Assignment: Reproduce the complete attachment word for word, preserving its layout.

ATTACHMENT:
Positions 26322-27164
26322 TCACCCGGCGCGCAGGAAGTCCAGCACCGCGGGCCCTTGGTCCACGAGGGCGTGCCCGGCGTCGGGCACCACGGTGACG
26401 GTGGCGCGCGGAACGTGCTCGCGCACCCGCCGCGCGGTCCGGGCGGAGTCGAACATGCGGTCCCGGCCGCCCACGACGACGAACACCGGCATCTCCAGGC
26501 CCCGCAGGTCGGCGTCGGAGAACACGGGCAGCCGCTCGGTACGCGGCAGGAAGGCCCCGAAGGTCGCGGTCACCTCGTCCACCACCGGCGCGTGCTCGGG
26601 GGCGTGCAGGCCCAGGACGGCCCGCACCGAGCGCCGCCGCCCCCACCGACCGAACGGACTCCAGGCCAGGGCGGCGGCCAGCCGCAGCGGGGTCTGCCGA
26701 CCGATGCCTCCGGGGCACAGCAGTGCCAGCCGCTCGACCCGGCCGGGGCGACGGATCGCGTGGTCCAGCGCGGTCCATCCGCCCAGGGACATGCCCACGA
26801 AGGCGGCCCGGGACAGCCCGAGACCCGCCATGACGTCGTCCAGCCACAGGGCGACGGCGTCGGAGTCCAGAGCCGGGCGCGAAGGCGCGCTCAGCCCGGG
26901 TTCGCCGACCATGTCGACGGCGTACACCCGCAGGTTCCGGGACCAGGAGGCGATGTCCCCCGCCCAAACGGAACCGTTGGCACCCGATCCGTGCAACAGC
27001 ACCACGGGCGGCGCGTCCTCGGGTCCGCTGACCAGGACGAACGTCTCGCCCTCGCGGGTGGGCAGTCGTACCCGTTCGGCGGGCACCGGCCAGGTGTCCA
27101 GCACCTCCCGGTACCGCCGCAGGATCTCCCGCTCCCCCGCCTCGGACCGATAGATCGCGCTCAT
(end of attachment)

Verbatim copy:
Positions 26322-27164
26322 TCACCCGGCGCGCAGGAAGTCCAGCACCGCGGGCCCTTGGTCCACGAGGGCGTGCCCGGCGTCGGGCACCACGGTGACG
26401 GTGGCGCGCGGAACGTGCTCGCGCACCCGCCGCGCGGTCCGGGCGGAGTCGAACATGCGGTCCCGGCCGCCCACGACGACGAACACCGGCATCTCCAGGC
26501 CCCGCAGGTCGGCGTCGGAGAACACGGGCAGCCGCTCGGTACGCGGCAGGAAGGCCCCGAAGGTCGCGGTCACCTCGTCCACCACCGGCGCGTGCTCGGG
26601 GGCGTGCAGGCCCAGGACGGCCCGCACCGAGCGCCGCCGCCCCCACCGACCGAACGGACTCCAGGCCAGGGCGGCGGCCAGCCGCAGCGGGGTCTGCCGA
26701 CCGATGCCTCCGGGGCACAGCAGTGCCAGCCGCTCGACCCGGCCGGGGCGACGGATCGCGTGGTCCAGCGCGGTCCATCCGCCCAGGGACATGCCCACGA
26801 AGGCGGCCCGGGACAGCCCGAGACCCGCCATGACGTCGTCCAGCCACAGGGCGACGGCGTCGGAGTCCAGAGCCGGGCGCGAAGGCGCGCTCAGCCCGGG
26901 TTCGCCGACCATGTCGACGGCGTACACCCGCAGGTTCCGGGACCAGGAGGCGATGTCCCCCGCCCAAACGGAACCGTTGGCACCCGATCCGTGCAACAGC
27001 ACCACGGGCGGCGCGTCCTCGGGTCCGCTGACCAGGACGAACGTCTCGCCCTCGCGGGTGGGCAGTCGTACCCGTTCGGCGGGCACCGGCCAGGTGTCCA
27101 GCACCTCCCGGTACCGCCGCAGGATCTCCCGCTCCCCCGCCTCGGACCGATAGATCGCGCTCAT